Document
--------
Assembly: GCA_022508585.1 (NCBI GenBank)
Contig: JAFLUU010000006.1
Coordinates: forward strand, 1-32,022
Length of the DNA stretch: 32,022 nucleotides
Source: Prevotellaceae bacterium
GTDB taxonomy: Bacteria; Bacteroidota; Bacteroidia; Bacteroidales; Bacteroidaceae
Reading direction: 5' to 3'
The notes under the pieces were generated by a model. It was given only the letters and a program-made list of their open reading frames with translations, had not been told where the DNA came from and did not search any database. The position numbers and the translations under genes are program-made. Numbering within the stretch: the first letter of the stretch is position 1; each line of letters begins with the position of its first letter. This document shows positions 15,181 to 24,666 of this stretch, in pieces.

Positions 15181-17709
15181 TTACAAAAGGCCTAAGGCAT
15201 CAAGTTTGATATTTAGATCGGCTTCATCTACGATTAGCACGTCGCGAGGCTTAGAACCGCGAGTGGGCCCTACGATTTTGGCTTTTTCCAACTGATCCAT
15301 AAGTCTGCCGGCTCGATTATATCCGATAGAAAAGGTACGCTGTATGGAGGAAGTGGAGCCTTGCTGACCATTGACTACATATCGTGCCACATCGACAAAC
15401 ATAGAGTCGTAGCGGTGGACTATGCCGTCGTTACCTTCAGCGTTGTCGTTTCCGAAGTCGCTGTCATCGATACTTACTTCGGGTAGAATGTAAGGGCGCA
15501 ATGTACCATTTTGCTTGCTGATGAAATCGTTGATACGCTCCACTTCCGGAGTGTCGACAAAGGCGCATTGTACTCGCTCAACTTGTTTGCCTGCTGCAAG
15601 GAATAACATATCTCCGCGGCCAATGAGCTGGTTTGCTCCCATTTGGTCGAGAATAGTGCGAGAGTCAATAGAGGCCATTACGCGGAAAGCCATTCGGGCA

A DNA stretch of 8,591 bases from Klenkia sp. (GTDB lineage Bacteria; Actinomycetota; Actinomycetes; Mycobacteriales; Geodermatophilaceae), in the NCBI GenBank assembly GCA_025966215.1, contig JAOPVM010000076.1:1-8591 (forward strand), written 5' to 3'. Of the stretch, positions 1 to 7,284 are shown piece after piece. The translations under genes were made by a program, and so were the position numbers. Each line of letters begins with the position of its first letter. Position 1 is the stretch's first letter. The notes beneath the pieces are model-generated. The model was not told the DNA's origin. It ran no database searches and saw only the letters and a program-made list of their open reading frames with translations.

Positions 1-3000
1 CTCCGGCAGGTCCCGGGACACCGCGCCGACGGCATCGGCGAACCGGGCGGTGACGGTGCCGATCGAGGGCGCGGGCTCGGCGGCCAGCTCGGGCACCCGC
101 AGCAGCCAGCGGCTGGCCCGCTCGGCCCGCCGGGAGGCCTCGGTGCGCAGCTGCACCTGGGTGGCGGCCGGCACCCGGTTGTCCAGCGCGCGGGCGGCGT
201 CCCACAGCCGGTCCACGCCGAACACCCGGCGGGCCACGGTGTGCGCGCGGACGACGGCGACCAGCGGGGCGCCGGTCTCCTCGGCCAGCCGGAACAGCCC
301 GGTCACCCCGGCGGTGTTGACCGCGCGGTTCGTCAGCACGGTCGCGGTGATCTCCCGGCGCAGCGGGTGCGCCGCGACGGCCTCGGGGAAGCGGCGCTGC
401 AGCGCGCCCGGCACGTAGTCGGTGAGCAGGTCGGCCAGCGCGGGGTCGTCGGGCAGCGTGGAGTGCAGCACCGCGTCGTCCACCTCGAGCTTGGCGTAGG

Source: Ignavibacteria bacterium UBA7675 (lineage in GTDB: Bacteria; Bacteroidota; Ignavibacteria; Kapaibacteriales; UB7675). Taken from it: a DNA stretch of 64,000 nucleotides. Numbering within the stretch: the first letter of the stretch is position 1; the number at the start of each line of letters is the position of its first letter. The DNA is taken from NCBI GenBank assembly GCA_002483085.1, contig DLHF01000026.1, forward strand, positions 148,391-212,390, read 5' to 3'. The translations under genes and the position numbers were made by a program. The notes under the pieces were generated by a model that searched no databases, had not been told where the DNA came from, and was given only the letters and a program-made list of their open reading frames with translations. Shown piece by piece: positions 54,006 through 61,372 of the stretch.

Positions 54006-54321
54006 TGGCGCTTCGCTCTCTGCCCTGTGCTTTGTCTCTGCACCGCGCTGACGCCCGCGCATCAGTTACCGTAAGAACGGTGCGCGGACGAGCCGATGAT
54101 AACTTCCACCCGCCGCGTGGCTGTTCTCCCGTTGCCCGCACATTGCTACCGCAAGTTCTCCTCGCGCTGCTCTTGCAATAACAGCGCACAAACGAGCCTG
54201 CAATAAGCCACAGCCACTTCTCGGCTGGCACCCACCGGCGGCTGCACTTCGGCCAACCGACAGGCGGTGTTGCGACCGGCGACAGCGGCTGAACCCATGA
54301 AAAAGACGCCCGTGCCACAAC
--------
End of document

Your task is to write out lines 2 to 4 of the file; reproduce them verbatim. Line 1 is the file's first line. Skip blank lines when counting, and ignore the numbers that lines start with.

Contig: JAFLUU010000006.1
Coordinates: forward strand, 1-32,022
Length of the DNA stretch: 32,022 nucleotides